The processor isn’t solely responsible for your phone’s performance. Memory, or RAM, dictates how many tasks a phone can do at once. (Which is important, because it’s almost always doing many things at the same time.) Though cloud services allow you to offload lots of files, having enough internal storage for your apps, photos, media files (like songs and podcasts), is also important.
It’s likely you’ve seen 5G, short for fifth-generation cellular broadband, touted as a massive step up for your mobile download and streaming speeds. It’s true! That said, actually connecting to and using 5G is still a mess in some parts of the country. Mobile ISPs are expanding 5G service, though, and more smartphones are 5G compatible than ever.
Confusingly, there are actually two types of 5G: the “true” millimeter wave 5G, and “low band” 5G. Both are faster than the 4G LTE networks, but mmwave is where the true benefits lie, enabling download speeds that markedly outpace both 4G LTE and low band 5G connections. Unfortunately, mmwave’s rollout is slower than low-band 5G and not all phones advertised as 5G actually support mmWave. If 5G is important to you, make sure you check for 5G coverage in your area and check which type of 5G a phone uses before buying.
Like we said, even Android itself varies from phone to phone. Many Android phones run plain-old Android out of the box, but some use modified versions of the OS—such as the OneUI on Samsung devices, OnePlus’ OxygenOS, and ASUS’ ZenUI—that look and run slightly different from the standard, “stock” Android experience created by Google.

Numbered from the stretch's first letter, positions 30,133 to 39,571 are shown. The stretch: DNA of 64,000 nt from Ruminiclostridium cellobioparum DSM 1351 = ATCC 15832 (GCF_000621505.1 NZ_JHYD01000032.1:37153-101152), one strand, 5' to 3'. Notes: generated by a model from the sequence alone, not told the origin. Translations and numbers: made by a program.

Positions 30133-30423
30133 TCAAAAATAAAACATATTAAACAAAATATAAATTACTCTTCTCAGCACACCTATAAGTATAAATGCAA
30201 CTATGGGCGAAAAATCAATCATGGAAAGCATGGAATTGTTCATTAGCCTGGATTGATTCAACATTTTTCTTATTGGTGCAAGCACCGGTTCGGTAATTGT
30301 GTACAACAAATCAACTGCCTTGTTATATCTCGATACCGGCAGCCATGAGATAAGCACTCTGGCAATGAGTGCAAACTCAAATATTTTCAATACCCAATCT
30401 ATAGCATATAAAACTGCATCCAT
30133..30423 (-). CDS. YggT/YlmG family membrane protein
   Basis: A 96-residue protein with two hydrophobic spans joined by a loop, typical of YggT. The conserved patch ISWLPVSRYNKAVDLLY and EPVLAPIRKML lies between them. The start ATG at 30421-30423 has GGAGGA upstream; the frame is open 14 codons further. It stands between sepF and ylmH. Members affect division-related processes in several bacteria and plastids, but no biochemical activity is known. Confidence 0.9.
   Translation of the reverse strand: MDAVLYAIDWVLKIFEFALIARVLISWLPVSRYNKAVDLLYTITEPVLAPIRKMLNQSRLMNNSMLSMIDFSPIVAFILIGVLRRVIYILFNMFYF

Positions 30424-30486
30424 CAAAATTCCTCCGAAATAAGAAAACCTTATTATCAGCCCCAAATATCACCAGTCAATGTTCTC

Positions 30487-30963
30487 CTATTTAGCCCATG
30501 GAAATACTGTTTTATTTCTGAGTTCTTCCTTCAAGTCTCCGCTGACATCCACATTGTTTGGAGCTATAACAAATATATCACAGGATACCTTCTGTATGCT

Custom variants tend to add manufacturer- or model-specific features and apps, like the Samsung Messages app or the ASUS ROG Phone’s gaming-focused widgets—but these modifications are mostly superficial. OneUI, OxygenOS, and ZenUI are still Android, so you won’t have any trouble downloading apps, and deciding whether they’re “good” or “bad” is a matter of taste.
However, there is one objective downside to these custom Android variants: you won’t get major Android system updates immediately at launch. The monthly security patches still roll out on time, but you may have to wait months before you get major upgrades and revisions like Android 12, which was only available on a very small number of devices at launch.
If you want the pure Google Android experience, the company’s Pixel devices are built around the stock Android experience and get the latest core features, system updates, and beta invites before other Android devices. If you want to get Android 12—and, eventually, Android 13—as quickly as possible, a Pixel phone is your best option.
Even if you know what you want from your next smartphone, it’s hard to grok a phone’s quality based on spec lists alone, and even harder to parse the differences between models with seemingly identical components. That’s why we’ve put together this list of the best Android phones currently available.